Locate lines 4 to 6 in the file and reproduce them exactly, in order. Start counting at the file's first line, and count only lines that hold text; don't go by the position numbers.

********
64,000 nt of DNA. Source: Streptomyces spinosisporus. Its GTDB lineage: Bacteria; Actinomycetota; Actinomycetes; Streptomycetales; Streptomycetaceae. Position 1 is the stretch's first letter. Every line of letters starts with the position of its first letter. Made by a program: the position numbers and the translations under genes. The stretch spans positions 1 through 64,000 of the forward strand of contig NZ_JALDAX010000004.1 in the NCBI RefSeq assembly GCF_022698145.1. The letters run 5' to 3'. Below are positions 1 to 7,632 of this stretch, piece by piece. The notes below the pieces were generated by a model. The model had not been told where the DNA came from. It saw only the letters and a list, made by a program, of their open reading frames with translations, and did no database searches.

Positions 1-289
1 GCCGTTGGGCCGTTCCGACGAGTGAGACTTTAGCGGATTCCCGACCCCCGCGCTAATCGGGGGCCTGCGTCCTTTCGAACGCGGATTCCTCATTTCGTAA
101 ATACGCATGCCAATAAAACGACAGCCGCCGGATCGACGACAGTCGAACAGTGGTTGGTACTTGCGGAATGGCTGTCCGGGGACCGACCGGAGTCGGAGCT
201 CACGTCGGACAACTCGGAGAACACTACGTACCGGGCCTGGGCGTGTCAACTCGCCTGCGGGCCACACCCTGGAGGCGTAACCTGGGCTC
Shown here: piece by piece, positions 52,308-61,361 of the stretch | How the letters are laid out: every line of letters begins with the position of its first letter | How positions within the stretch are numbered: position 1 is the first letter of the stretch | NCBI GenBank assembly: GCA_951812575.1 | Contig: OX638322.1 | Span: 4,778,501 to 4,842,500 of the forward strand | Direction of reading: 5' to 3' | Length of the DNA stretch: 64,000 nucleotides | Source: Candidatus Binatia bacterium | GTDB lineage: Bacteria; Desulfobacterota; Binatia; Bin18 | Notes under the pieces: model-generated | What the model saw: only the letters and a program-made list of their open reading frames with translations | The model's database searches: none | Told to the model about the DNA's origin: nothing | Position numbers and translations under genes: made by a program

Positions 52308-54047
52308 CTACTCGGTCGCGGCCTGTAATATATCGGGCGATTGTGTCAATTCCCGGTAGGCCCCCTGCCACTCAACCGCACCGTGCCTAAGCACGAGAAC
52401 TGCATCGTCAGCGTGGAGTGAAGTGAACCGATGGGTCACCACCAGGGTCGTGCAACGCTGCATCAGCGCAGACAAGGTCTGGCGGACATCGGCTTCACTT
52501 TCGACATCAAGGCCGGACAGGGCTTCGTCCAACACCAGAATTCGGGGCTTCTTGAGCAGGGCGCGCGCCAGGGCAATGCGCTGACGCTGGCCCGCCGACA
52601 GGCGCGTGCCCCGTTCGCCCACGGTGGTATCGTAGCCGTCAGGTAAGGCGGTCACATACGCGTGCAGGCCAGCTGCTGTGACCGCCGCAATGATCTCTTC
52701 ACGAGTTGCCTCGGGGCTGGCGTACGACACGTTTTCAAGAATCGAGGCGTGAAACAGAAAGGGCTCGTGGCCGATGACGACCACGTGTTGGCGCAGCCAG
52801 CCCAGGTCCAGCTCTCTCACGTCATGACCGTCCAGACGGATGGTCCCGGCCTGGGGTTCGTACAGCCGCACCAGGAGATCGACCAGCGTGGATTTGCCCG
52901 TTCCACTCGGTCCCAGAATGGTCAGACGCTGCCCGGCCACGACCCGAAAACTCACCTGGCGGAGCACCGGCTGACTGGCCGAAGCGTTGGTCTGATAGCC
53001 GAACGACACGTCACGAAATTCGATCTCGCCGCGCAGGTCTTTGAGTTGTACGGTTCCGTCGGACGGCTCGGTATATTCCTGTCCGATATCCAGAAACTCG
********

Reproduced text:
101 ATACGCATGCCAATAAAACGACAGCCGCCGGATCGACGACAGTCGAACAGTGGTTGGTACTTGCGGAATGGCTGTCCGGGGACCGACCGGAGTCGGAGCT
201 CACGTCGGACAACTCGGAGAACACTACGTACCGGGCCTGGGCGTGTCAACTCGCCTGCGGGCCACACCCTGGAGGCGTAACCTGGGCTC
Shown here: piece by piece, positions 52,308-61,361 of the stretch | How the letters are laid out: every line of letters begins with the position of its first letter | How positions within the stretch are numbered: position 1 is the first letter of the stretch | NCBI GenBank assembly: GCA_951812575.1 | Contig: OX638322.1 | Span: 4,778,501 to 4,842,500 of the forward strand | Direction of reading: 5' to 3' | Length of the DNA stretch: 64,000 nucleotides | Source: Candidatus Binatia bacterium | GTDB lineage: Bacteria; Desulfobacterota; Binatia; Bin18 | Notes under the pieces: model-generated | What the model saw: only the letters and a program-made list of their open reading frames with translations | The model's database searches: none | Told to the model about the DNA's origin: nothing | Position numbers and translations under genes: made by a program